Illegal Wildlife Trade Campaigners Develop App To Enlist Public Support
In a pioneer effort to curb the illegal wildlife trade in UK, the conservationists have launched a global campaign to enlist the support of the public.
The illegal wildlife trade continues to grow, despite efforts by campaigners to curb the practice. According to the United Nations, the illegal wildlife trade is worth billions of pounds each year.
In order to enlist the support of the public, the campaigners have developed a smartphone app that will allow people to submit images and data of suspicious items on sale.
Chris Shepherd, South-East Asia regional director of Traffic, expressed concern over the “unparalleled spike in illegal wildlife trade”.
“Sadly, animals are being illegally killed or taken from the wild around the world to be sold for traditional medicines, luxury food, horns or other parts, restaurant dishes, fashion items or pets.”
Dr Shepherd explained how people could help using the app,
“We want people to be the eyes and ears in the fight against the illegal wildlife trade.”
The hike in the poaching of threatened species in the recent years has raised concern over the survival of endangered animals, such as tigers and rhinos.
Illegal Wildlife Trade Worth Billions
A recent report by UK think-tank Chatham House said demand was rising at an “alarming rate” for protected animal body parts and products in the Chinese black market.
The authors of the report said illegal ivory trade had more than doubled since 2007.
The prices of ivory had reached US $2,205 (£1,526) per kg in Beijing, while Rhino horn was selling for a price of US $66,000 per kg, more than the price of gold or platinum.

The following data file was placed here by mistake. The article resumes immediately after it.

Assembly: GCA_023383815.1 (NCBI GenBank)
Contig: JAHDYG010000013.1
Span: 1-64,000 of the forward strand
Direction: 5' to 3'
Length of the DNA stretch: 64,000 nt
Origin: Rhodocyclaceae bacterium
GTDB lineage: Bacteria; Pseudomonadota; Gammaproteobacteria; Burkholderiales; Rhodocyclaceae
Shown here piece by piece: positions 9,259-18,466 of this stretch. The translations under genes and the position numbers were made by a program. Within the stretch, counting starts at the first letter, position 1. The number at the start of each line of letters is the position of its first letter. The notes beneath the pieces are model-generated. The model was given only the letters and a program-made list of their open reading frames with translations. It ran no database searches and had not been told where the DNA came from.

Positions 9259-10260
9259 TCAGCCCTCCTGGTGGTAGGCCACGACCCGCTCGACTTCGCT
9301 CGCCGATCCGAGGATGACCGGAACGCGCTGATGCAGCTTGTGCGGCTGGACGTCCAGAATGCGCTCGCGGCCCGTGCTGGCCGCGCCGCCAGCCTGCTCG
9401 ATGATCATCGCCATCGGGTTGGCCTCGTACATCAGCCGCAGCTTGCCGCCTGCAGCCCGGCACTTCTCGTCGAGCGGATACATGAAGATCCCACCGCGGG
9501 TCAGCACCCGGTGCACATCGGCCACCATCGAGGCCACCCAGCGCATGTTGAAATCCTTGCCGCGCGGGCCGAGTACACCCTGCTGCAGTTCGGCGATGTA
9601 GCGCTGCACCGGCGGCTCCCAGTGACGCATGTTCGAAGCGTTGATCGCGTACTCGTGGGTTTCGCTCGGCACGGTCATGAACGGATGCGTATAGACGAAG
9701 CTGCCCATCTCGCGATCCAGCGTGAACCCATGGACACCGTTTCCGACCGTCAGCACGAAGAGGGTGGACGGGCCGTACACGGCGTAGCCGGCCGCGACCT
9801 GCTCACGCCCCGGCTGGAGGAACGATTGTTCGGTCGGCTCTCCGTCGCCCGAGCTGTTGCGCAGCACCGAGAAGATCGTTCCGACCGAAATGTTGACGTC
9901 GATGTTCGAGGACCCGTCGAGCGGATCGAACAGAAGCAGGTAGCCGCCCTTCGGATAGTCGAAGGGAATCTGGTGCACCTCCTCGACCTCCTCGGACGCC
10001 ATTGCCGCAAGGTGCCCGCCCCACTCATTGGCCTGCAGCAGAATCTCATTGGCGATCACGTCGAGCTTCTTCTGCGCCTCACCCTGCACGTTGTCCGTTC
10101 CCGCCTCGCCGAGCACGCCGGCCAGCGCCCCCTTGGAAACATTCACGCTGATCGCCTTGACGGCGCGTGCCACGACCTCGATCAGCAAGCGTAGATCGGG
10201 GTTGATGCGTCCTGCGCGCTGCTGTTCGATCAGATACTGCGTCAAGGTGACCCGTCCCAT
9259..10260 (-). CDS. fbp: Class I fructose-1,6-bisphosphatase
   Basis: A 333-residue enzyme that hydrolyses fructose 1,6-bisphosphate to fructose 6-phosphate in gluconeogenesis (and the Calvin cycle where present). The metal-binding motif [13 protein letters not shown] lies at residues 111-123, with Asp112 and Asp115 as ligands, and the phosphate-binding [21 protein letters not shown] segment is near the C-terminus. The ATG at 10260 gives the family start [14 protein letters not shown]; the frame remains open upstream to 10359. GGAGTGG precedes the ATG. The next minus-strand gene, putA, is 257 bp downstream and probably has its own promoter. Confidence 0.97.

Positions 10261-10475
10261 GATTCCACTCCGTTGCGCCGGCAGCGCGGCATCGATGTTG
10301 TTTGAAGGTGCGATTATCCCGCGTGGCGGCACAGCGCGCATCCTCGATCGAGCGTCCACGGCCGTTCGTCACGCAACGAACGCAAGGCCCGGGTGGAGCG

The app, called Wildlife Witness, was developed by Taronga Conservation Society Australia in collaboration with Traffic, the wildlife trade-monitoring network.
The main focus of the app is the South East Asia region, which has been identified as a hub of the global illegal wildlife trade.
Chester Zoo will raise awareness of the project across Europe while San Diego Zoo will raise awareness in the US.
“The reason why it is important for zoos to get involved is because we have access to really large audiences, and zoos have an important role to try and get these messages out,” said Scott Wilson, head of field programmes at Chester Zoo.
Mr Wilson told BBC News,
“If people are travelling or are on holiday and if they see something as they are walking through the markets and they see something – say a baby sun bear that should not be there, or ivory on sale that they suspect is illegal, they can record it with this app and the data goes straight to Traffic.
“This will really boost the amount of information that is coming through to them, and this helps them to identify trends in wildlife trade and – more importantly – they can use that data to try to influence the enforcement policies and the really big changes that need to take place.”
However, Mr Wilson also made it a point to say that people should not take unnecessary risks or confront people in the marketplace.